SoftBank Group CEO Son’s stake rises to more than a third
TOKYO — SoftBank Group Corp CEO Masayoshi Son’s stake in the company has risen to 34% – a key threshold level that gives him more control. Son now owns 34.2% of the tech investment giant, up from 32.2% as of the end of September, the company said, declining further comment. A shareholder in a Japanese company with more than a one-third stake is able to block special resolutions brought by other investors at shareholder meetings. Son’s stake has grown in percentage terms as a result of a recent series of massive share buybacks, a SoftBank spokesperson said. Hit hard by steep share price declines in its portfolio companies and a regulatory crackdown by Beijing on Chinese tech companies, SoftBank has launched a series of large buybacks. It announced a buyback of up to 400 billion yen ($2.9 billion) in August which followed its November 2021 buyback announcement of up to 1 trillion yen or almost 15% of its shares. It completed a 2.5 trillion yen buyback in May 2021. “It’s a good thing for shareholders in general. This (higher stake) is another reason for Mr. Son to work even harder to drive the company’s growth,” Ichiyoshi Asset Management director Mitsushige Akino said. “If things are the other way around and he was shedding his stake, that would not be very good.” Bloomberg, which first reported the news, said the increase in Son’s stake has taken him closer to the point where he could mount an effort to take the conglomerate private. SoftBank has considered going private, sources have previously told Reuters. Son has often complained about investors valuing the company well below the combined market value of its investment portfolio which includes a 14.6% stake in Alibaba Group Holding Ltd . Ichiyoshi Asset Management’s Akino said he believes there is a good chance of a management buyout. “There are times when being listed gets in the way. You need to announce earnings every quarter …But quarterly performance has little to do with SoftBank’s business. Their scope for investments is much longer,” Akino said.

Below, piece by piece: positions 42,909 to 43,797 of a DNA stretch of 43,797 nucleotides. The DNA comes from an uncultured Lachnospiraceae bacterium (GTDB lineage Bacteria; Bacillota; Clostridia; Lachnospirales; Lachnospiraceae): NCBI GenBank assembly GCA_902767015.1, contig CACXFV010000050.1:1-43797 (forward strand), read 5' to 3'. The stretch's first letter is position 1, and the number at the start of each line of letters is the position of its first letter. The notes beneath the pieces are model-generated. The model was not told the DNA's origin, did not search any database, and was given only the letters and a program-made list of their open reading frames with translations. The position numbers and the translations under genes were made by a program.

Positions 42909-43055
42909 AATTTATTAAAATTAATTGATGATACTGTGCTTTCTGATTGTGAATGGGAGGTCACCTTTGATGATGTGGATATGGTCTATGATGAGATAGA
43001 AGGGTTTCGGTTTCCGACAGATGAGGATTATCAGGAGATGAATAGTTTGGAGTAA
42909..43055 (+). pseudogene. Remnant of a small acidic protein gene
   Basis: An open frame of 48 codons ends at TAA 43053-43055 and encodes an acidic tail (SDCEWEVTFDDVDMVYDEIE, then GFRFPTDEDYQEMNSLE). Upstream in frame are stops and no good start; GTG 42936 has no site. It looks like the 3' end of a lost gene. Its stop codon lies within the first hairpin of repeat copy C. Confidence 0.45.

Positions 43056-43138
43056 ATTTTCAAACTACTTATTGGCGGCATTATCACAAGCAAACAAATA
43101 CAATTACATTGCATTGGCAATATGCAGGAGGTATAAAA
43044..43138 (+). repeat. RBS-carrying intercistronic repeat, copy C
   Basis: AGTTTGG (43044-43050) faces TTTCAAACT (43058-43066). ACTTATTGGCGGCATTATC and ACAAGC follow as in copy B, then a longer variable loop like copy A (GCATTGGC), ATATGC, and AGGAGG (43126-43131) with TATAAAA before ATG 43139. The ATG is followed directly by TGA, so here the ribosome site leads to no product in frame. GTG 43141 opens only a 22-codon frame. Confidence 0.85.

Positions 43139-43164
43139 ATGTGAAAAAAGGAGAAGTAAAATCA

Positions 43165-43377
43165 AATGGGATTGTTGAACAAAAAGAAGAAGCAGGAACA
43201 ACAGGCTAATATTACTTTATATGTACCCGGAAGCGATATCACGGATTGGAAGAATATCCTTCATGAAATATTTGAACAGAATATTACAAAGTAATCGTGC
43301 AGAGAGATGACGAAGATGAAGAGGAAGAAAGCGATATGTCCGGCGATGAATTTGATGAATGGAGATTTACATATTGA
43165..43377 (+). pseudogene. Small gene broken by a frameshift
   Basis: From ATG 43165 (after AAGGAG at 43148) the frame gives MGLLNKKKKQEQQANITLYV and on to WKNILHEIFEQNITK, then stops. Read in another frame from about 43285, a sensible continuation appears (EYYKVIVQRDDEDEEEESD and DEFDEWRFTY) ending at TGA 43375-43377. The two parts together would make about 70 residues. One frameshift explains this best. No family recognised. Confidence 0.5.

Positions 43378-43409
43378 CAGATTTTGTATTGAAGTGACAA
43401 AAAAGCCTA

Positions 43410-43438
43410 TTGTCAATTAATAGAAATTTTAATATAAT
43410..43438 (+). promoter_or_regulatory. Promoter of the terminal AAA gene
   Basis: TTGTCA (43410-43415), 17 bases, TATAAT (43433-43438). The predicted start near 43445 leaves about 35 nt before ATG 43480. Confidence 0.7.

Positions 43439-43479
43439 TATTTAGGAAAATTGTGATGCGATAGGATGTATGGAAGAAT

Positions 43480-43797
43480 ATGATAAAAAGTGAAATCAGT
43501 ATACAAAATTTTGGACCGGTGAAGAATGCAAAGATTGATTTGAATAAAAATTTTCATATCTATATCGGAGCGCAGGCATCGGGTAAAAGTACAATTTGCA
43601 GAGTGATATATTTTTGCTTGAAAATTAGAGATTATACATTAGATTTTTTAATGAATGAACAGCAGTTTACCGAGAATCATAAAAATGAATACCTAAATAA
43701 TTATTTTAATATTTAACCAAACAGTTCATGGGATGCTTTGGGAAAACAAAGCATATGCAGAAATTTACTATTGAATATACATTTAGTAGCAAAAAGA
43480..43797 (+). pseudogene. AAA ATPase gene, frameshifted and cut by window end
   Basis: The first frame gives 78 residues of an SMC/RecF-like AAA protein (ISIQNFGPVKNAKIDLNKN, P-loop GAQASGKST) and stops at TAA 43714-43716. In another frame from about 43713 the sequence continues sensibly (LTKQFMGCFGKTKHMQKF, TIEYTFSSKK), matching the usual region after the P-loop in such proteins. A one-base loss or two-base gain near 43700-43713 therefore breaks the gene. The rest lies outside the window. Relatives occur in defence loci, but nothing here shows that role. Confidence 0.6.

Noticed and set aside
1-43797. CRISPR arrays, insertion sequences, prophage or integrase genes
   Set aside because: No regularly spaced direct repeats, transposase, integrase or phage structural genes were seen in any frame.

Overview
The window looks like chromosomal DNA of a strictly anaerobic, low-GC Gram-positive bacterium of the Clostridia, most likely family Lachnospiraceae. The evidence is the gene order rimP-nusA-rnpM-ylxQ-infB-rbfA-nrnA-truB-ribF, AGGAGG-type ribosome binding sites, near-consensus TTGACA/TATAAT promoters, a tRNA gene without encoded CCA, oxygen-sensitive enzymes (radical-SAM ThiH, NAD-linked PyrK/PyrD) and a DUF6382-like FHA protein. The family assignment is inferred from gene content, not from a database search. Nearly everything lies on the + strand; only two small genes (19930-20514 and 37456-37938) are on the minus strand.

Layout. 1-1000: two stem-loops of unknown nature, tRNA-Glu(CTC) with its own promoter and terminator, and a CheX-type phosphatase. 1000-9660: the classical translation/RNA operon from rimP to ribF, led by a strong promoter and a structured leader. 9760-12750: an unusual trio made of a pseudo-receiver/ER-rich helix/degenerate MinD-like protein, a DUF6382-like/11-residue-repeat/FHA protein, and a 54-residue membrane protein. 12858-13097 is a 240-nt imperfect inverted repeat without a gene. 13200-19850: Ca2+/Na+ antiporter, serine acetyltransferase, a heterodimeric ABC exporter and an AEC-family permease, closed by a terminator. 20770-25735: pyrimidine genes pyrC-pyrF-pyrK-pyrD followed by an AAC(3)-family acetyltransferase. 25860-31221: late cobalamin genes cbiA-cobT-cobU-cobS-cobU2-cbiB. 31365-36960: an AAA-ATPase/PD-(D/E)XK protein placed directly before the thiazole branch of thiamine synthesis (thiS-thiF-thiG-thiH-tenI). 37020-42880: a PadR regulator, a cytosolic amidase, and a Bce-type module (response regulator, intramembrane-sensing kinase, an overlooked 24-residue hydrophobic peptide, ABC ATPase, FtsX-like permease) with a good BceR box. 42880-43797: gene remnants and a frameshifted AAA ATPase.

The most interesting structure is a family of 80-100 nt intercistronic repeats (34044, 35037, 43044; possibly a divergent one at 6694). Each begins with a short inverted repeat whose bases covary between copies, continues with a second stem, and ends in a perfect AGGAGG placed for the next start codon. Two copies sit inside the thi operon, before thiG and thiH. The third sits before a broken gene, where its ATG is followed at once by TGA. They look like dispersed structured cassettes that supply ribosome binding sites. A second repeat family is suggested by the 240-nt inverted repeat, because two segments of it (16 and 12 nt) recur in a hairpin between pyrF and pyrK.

Although SoftBank last month logged its first profit in three quarters, its massive Vision Fund, which upended the world of technology with its big bets on startups, posted another heavy quarterly loss.
Shares in SoftBank closed up 2.2%, outperforming a 0.4% drop for the Nikkei average. ($1 = 137.0000 yen) (Reporting by Kiyoshi Takenaka and Mayu Sakoda in Tokyo and Bharat Govind Gautam in Bengaluru; editing by Edwina Gibbs and Jason Neely)
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